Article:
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Retirement planning calculators

Question: Can you send me some web sites (other than Social Security) that have calculators to help figure out when is the best time to retire in your own individual situation? I will reach full retirement in April of 2011 but would like to run some scenarios if I retire 8-12 months early. I would also like to keep working during that time. Thanks! Carol, Little Falls, MN

Answer: I really like the financial planning calculators at analyzenow.com. The website is the creation of Henry "Bud" Hebeler, formerly president of Boeing's aerospace unit and now a passionate proselytizer for sensible financial planning. He offers users the option of simple planners that are free to more complicated ones that are available for a modest charge. His Social Security calculators are terrific, by the way. (You could also check out his book, Getting Started in a Financially Secure Retirement.)

Another financial planning calculator I like is at esplanner.com. Boston University economics professor Laurence Kotlikoff is head of the online company. He has a basic plan for free that takes into account many aspects of finances, including federal and state taxes and Social Security. The centerpiece program the firm charges for is dense, time consuming and it requires lots of data. But the plan spews out a lot of interesting analysis and suggestions. (He lays out his personal finance ideas in a recent book written with columnist Scott Burns, Spend 'Til the End - The Revolutionary Guide to Raising Your Living Standard, Today and When You Retire.)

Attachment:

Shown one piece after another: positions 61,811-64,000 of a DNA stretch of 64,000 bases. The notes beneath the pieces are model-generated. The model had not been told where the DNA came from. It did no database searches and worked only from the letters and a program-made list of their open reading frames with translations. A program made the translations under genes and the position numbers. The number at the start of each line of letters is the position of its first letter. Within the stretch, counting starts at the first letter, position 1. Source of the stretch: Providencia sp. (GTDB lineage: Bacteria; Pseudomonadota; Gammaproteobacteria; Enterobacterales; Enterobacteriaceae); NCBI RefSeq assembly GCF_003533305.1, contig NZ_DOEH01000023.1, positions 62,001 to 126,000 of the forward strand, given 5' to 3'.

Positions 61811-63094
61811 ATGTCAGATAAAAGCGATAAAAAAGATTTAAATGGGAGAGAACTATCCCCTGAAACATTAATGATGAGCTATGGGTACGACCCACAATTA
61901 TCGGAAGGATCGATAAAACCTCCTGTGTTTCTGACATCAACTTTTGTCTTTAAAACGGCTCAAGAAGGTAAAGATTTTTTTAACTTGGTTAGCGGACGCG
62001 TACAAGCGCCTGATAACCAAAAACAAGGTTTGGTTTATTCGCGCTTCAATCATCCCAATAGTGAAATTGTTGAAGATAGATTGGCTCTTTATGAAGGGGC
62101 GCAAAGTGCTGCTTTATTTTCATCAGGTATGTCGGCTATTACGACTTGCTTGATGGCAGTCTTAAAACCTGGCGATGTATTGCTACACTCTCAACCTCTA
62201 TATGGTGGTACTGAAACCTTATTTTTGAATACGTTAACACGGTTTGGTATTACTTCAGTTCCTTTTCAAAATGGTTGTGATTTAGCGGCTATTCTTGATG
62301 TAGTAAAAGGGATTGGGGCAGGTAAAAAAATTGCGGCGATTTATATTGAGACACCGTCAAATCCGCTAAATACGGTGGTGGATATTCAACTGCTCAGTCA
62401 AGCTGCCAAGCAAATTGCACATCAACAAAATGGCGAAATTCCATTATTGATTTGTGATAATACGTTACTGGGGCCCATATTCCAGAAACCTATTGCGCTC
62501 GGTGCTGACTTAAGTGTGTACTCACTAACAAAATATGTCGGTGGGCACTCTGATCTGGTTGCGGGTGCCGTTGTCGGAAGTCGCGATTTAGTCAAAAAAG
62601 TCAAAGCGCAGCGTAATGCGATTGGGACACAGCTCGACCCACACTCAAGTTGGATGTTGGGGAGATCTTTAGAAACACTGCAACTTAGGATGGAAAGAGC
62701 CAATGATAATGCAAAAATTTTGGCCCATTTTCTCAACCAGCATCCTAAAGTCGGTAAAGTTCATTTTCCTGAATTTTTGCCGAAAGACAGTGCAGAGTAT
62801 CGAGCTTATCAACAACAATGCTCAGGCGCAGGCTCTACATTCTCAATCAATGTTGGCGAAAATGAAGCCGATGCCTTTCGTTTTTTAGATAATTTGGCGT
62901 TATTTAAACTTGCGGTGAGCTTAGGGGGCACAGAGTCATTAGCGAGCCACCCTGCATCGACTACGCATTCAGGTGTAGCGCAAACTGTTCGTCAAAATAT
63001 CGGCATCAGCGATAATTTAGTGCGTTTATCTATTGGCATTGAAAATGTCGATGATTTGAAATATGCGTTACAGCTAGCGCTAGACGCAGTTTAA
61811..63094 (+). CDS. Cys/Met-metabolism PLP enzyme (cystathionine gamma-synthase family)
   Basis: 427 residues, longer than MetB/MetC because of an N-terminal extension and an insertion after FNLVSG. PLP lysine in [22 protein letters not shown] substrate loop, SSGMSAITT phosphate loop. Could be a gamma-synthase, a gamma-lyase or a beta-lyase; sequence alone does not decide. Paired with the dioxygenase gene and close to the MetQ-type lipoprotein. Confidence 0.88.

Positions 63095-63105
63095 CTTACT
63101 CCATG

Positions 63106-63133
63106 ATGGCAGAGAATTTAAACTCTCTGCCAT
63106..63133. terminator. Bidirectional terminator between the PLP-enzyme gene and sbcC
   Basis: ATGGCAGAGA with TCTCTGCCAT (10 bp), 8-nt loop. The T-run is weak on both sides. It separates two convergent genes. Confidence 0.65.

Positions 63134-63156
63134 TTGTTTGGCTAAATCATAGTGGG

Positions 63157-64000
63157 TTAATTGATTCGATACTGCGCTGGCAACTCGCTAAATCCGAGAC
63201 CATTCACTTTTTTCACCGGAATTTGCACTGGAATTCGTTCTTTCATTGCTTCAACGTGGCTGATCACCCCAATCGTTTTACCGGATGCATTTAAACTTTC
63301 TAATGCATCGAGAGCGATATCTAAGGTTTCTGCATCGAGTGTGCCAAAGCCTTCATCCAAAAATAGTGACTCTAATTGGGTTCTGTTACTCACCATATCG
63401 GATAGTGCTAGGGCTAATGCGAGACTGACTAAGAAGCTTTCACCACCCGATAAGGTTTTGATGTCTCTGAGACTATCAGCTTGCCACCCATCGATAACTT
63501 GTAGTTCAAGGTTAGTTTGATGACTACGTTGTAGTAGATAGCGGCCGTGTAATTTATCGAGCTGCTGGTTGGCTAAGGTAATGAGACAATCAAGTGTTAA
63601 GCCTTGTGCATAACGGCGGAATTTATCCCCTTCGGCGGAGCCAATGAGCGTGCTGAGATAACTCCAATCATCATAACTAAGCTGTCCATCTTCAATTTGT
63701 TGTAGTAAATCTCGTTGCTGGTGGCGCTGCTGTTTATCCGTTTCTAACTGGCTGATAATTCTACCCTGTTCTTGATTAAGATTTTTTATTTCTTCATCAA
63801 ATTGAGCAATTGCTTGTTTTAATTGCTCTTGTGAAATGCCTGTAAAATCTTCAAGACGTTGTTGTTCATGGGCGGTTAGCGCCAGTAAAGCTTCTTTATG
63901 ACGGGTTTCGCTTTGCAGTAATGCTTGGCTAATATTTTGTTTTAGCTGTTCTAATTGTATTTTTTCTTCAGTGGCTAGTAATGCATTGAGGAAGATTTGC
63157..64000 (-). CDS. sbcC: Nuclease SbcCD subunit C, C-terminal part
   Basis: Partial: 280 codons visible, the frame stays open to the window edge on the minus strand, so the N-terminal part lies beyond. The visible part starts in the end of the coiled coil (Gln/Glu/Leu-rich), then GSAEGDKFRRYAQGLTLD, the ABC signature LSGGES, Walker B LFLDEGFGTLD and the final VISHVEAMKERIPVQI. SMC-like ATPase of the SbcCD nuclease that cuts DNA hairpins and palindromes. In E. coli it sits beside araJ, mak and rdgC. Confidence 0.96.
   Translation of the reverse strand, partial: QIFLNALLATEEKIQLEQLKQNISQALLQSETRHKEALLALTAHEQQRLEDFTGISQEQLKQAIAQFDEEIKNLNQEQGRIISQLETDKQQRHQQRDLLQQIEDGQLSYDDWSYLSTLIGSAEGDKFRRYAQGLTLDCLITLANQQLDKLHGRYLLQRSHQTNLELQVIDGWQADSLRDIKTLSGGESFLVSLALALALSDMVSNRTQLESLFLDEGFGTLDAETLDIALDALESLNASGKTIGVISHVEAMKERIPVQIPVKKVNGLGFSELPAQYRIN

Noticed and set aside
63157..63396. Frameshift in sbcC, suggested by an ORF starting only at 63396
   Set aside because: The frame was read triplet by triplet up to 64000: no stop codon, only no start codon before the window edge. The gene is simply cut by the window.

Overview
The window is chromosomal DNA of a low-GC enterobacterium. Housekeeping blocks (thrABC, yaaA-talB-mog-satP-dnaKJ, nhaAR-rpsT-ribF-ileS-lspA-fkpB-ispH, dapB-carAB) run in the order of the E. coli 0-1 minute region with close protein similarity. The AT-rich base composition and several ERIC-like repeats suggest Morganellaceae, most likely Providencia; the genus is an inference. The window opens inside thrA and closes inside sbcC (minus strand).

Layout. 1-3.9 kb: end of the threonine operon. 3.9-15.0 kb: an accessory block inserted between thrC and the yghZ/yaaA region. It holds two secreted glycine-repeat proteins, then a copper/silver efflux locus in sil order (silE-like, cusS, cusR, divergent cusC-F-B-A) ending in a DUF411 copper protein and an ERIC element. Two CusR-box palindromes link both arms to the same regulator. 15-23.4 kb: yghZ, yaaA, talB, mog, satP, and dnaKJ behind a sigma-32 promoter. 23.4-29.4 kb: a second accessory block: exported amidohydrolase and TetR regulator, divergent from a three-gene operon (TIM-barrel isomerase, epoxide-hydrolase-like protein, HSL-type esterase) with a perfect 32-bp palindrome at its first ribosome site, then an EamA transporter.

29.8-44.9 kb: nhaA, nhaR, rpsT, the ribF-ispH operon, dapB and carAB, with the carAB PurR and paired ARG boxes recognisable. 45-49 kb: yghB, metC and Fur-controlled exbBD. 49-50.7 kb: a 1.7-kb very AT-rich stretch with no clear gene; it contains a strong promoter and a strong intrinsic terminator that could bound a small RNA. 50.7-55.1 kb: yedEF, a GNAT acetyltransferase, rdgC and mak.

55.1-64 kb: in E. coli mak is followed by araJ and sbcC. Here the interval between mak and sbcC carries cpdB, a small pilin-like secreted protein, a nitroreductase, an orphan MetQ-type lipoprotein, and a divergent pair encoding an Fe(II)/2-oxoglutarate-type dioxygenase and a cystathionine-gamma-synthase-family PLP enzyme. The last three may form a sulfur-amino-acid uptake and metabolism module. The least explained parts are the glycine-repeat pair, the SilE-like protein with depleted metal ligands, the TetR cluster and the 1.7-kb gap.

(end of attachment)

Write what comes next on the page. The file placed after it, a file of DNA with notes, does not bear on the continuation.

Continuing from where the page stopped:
How about consulting with a financial planner? As readers of this blog know, I usually argue against working with a financial planner. DIY is the best approach for most people. But the expertise of a financial planner can be invaluable at major transition points, such as retirement.

If you're intrigued by the idea, I would recommend finding a fee-only certified financial planner (CFP). The advantage of a CFP is that they can look at your whole financial situation and not just slices of it. (For instance, many so-called financial planners are only knowledgeable about portfolios; they can't help you with your home, insurance needs, and so on.)

The main website for delving into fee-only financial planners is the National Association of Personal Financial Advisors. A well-known financial planning group that targets middle income households is the Garrett Planning Network.

About the author

Chris Farrell is the economics editor of Marketplace Money.
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